Staying in the biggest hall, I get to meet loads of people in halls. In general, the hall experience is great and really fun! During freshers’ week, we had activities every night in our hall bar (yes, we have a bar in the basement) and we got to meet everyone staying in the hall. There are many Singaporeans living in my hall, hence there’s not really a moment when I feel lonely.
I would definitely recommend first-years to stay in halls, as it’s where you will meet new friends and make great friends. All halls in LSE are off-campus. Some cater food, while others don’t. There are many great choices for accommodation, so don’t fret!
Press: Are there ample opportunities to get to know students from other courses, or do you tend to only meet people from Economics?
Kailing: You will get to meet students from other courses in halls and in your societies. There are also many events to meet fellow batch mates, such as clubbing events, meet-and-greets, etcetera. People are friendly, and it’s definitely easy to make friends with people from other courses.
However, on normal school days, we tend to hang out with Economics people more as our timetables are pretty much similar. But don’t worry, there is an abundance of opportunities for one to meet people from other courses in LSE.
Press: In your opinion, is there any particular type of student that would thrive in this university?
Kailing: To thrive in LSE, one has to have a lot of self-discipline and know how to manage their time well. One must be driven and be clear of what they want. If you enjoy independent learning and critical thinking, this is the place for you! If you love to have fun, LSE is definitely the place for you too! People in LSE are intellectual and yet very fun loving.
Press: Any advice for juniors who wish to study at LSE in the future?
Kailing: Be true to yourself and be sure of what you want out of the LSE experience. Don’t be easily influenced, and end up chasing other people’s dreams.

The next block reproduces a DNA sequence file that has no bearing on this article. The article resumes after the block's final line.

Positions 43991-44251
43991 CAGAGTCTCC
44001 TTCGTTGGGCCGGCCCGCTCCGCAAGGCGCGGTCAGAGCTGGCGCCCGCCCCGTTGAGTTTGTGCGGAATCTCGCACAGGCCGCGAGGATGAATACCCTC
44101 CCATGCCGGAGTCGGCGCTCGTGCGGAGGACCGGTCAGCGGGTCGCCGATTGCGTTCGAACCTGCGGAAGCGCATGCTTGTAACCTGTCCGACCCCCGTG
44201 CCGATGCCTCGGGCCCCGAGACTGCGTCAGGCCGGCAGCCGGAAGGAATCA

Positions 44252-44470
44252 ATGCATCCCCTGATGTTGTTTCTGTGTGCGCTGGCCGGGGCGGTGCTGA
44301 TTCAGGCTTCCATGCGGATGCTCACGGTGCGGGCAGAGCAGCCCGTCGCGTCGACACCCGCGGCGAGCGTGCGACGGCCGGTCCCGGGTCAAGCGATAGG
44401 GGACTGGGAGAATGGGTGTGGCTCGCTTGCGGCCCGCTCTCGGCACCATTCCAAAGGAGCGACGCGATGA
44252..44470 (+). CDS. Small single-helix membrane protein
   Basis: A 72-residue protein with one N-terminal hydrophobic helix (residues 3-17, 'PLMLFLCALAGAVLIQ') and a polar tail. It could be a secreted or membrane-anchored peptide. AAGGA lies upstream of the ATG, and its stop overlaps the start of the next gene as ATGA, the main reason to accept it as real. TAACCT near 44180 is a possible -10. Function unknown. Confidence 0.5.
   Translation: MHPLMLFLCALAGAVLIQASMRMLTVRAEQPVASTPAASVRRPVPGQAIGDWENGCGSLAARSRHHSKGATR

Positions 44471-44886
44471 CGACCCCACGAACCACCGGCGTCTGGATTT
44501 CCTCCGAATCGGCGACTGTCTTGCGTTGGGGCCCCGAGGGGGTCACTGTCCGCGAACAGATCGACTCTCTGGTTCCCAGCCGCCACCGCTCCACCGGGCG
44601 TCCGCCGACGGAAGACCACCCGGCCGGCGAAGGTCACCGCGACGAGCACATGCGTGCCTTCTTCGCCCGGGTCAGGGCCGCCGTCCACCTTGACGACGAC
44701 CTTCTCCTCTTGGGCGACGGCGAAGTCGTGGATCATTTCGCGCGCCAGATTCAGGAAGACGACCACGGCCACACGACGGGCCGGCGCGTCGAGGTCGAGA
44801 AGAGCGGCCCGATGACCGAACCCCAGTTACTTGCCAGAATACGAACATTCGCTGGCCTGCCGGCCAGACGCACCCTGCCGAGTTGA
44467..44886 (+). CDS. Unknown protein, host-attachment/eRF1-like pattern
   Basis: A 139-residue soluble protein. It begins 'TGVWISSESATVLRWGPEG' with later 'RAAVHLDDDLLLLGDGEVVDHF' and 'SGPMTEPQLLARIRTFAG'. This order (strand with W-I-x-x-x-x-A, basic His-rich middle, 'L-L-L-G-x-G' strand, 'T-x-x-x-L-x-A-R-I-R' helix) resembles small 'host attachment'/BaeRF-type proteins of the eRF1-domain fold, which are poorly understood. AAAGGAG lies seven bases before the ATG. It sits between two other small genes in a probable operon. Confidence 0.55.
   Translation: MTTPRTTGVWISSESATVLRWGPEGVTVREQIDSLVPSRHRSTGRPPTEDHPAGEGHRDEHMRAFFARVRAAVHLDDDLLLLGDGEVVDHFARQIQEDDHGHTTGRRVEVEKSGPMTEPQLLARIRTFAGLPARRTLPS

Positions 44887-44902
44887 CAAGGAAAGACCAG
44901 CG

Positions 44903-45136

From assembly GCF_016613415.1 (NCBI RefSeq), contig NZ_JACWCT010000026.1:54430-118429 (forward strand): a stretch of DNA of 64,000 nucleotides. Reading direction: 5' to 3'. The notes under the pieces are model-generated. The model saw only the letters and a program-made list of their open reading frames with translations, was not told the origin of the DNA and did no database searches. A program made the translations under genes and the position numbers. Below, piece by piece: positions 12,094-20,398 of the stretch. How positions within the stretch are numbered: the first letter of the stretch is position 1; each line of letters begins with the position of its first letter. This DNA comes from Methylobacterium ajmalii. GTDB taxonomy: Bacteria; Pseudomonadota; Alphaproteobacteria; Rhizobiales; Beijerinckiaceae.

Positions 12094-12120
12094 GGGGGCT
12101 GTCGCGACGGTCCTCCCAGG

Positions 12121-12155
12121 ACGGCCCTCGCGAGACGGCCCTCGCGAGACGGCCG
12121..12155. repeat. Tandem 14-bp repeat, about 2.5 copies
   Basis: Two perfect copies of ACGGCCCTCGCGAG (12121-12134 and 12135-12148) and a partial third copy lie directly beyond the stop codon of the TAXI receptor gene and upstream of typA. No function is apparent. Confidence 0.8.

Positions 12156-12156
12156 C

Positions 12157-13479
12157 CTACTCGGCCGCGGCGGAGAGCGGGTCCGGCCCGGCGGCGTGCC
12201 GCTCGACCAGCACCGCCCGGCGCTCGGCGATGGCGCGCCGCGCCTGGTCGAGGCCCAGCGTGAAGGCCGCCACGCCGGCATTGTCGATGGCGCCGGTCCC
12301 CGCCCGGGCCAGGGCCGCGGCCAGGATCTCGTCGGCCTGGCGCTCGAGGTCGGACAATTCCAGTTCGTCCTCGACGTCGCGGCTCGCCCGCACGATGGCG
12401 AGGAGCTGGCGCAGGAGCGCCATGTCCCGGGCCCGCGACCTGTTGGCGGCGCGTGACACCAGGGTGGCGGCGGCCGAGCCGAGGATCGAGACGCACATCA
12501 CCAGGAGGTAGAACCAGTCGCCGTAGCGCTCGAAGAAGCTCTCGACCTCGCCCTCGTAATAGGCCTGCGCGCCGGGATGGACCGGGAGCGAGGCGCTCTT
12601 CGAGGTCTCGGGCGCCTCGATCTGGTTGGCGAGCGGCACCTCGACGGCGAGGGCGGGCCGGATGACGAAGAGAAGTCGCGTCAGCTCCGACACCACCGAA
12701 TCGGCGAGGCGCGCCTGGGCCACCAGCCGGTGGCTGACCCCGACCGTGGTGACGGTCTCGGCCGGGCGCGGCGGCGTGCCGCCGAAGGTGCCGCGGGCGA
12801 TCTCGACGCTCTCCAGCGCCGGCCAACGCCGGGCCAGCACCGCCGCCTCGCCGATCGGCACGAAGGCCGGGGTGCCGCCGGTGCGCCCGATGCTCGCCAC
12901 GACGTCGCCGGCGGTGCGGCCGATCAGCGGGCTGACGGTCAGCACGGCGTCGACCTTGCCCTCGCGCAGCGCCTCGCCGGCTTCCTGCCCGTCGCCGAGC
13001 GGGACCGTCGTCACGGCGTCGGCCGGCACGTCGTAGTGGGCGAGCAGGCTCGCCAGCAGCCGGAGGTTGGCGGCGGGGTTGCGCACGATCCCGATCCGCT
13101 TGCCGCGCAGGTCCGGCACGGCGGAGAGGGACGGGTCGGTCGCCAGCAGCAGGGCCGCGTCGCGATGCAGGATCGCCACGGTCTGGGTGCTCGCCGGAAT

More importantly, have fun and enjoy school! LSE is an exciting place and it’s buzzing with activity every day. London is also an amazing city, and its location makes travelling around Europe much easier! LSE = Let’s See Europe (just kidding) (or am I?)
2 thoughts on “Please Mind the Platform Gap (Universities Edition): London School of Economics”
Hi Raffles Press,
It’s great that you made the effort to elucidate some information about prestigious universities like Harvard and LSE. I’m a Rafflesian myself who graduated from Cambridge in 2003. But I must point out that universities admissions are getting tougher and being a well-rounded or a specially talented Rafflesian alone is not enough these days to make the cut for many top universities. Instead of perpetuating the mindset that as Rafflesians we must get into top universities such as HYPSM or Oxbridge or lose face if we don’t get into one, Raffles Press should highlight alternative university offerings which are still great but not as selective as Oxbridge or HYPSM. I really liked the fact that Press did an article on Tufts University and demonstrated how Ashlynna, a bright Rafflesian herself, still could have a good time and excel at her university of choice. In this way, we could be more inclusive of students who are admitted into equally great but lesser known schools like Warwick, Exeter, St. Andrews in the UK and Georgetown, Northwestern, Carleton, Boston U and many others in the US (which has more than 2000 unis by the way). I hope you can take my suggestion into consideration.
Thank you for your suggestion, we will certainly consider expanding into less well-known universities for our future articles. Just a clarification: this column is still a rather new one, and does not mean to perpetuate the idea that we will “lose face” if we don’t get into top universities; the original purpose of our PMTPG Universities was to provide first-hand experiences of what studying at universities that majority of Rafflesians are likely to be interested in to help them make their choices. While this may unintentionally add to the idea that Rafflesians must get into top universities, this column tries to reach our of as many of our readers as possible, and starting with these popular colleges at the top is likely to be relevant to more people. We will nevertheless be expanding into other universities such as the ones you’ve mentioned, and we thank you for your suggestion :)
In addition, you might be interested in an article we featured in the Rafflesian Times #3 on Rafflesians studying in comparatively non-traditional universities here: https://rafflesiantimes.wordpress.com/2014/07/30/non-traditional-universities-the-road-less-taken/